Look beyond the obvious. Yes, we all want to live in Clapham/Angel/Shoreditch because yes, it’s lovely/trendy/has good coffee, but with the most-wanted places come the less-wanted prices. There are some great places that are still within Zones 2-3/4 that won’t make you feel like you’ve been cast out into the suburban wilderness. After having a brief look on the internet, I’ve spotted plenty of places that I could afford in Leyton/Leytonstone (COME BE MY NEIGHBOUR, we can do brunch), Tufnell Park, Ealing, Tooting, Wembley, Barking and Turnpike Lane, as a starting point. Yes, I know, they’re not super glamorous – but you can spend the cash you’re saving on your rent on cocktails in glamorous places elsewhere. Instagram will be none the wiser.

recipe organiser box

Be prepared. Know where you’re looking – save your searches on Zoopla, Rightmove and Spare Room and set up email alerts for new properties to be added. Email letting agents in the areas with your information, budget and the kind of properties you’re looking for to get the jump on viewings. Be flexible with viewings – if you can manage to get in at short notice, you’re less likely to miss out on the place of your dreams. Which brings me nicely on to…

Get in quick. And I’m talking agreeing to take the place on the spot. As you’ll quickly learn, there ain’t no time for Dithering Dorises in the ever-changing capital. For my first room, there were three other people at the viewing, and it turned out that all four of us wanted it. It just so happened I was the first (and we’re talking by a few minutes, max) to say yes. It’s ruthless, but it’s reality. And really useful in shaping your decision-making skills.

I could say A LOT more on the renting situation in London – and I probably will sometime soon, possibly in the form of a grumpy rant about ‘Generation Rent’ (aka me and my pals) being pushed out of the city if they can’t afford to take advantage of the supposed ‘help’ being offered to those wanting to buy because home ownership is basically the only pinnacle of achievement in life…um. Anyway. Hopefully these couple of pointers have reassured anyone wanting to make the move to this ridiculously fabulous city that 1) it IS doable, 2) you WILL be able to find somewhere and c) you TOTALLY won’t be living on beans on toast and Pot Noodles. Hooray!

(Well. Except during the week before payday.)

(For those curious – the snazzy home bits used to illustrate this tome of a post are from, of course, wonderful Debenhams, snapped at their Christmas press day.)

  • jodie.keith

    This was such an interesting read! I work in a managing agent and look after flats in Hackney and the prices are ridiculous! I’m glad to hear it’s not like that all over London!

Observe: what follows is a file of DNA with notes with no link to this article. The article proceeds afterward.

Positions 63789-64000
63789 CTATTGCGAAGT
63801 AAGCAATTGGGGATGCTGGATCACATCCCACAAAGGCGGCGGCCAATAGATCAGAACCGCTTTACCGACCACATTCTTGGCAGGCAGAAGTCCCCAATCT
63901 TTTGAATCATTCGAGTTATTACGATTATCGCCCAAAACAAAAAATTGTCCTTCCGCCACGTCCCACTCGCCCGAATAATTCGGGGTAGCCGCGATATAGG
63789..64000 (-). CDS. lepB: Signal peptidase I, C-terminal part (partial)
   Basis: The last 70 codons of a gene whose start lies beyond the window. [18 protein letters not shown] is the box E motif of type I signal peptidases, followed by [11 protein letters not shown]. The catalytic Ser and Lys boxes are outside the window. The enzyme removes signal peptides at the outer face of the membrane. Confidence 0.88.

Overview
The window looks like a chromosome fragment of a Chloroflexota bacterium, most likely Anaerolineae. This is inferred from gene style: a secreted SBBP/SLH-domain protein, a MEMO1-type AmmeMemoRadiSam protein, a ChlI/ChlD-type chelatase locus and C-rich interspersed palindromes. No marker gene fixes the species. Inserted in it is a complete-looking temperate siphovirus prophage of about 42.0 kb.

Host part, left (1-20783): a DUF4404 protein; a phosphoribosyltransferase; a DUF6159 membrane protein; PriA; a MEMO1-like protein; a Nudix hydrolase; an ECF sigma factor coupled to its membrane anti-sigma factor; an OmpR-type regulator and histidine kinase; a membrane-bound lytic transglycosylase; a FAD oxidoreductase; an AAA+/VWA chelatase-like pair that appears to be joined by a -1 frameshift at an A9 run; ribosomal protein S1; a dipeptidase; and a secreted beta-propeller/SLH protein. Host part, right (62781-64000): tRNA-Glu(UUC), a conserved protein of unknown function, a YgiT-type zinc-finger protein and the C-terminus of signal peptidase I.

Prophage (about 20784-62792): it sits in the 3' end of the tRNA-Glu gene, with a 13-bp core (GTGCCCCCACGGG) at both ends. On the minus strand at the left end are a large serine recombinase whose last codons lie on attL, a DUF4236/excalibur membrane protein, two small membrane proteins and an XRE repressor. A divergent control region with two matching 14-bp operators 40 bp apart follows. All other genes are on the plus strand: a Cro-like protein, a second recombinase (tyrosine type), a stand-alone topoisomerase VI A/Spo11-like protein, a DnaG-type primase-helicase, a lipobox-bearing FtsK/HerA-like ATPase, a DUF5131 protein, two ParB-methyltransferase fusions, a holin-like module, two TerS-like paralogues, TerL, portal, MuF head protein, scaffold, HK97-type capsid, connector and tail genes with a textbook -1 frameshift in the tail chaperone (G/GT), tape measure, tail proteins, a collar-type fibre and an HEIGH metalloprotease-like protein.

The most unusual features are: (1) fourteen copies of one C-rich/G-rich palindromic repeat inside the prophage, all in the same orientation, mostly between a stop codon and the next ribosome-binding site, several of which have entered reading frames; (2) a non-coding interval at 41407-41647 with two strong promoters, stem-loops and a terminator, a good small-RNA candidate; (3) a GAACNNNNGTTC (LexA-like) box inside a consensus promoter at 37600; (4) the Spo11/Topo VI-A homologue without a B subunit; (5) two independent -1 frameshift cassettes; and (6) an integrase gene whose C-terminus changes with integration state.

Jodie @ Jodetopia x

    • Oh that must give some quite interesting insights! I think area definitely comes into it a lot, and knowing where to look is a good start!

  • This came at he best time for me! Im starting room hunting next week, I have some ideas already but Londons so big that It’s hard to know where to start! P.S I was also told I couldn’t love on less then 25, my new job is a bit under that so I was genunily worryed, then thought sod it!

    • You’ll be absolutely fine! 🙂 Keep me updated with how it goes! (preferably involving seeing your face soon!)

  • I moved from Scotland 4 years ago and I hate it when I see you can get a 4 bed, all en-suite, massive house with a massive garden for £350-£450 a month there and I pay £450 a month for a tiny room in a house here in England :/ I thought about moving to London a few months ago but was putting off looking (I’m currently in Hemel Hempstead which is about 20 mins on the train) so your post is great timing haha! I might have a looksie now 🙂


    • Do it! I think London’s the kinda city it’s definitely worth living in at least for a while – it’s such a full-on, busy experience if you make the most of it!

  • Have been living in London for about 15 years now and yeah I shared a lot and I moved 10 times , I had bad and good experiences too so I can totally relate to your post. Your post is great it will help new people moving to London I guess. I am lucky enough now to only live with my boyfriend in a tiny little house in Crystal Palace, we took that lil house on the spot as indeed renting in London is fearce if you snooze you loose. ( I hate letting agencies !!!! sorry I had to say it)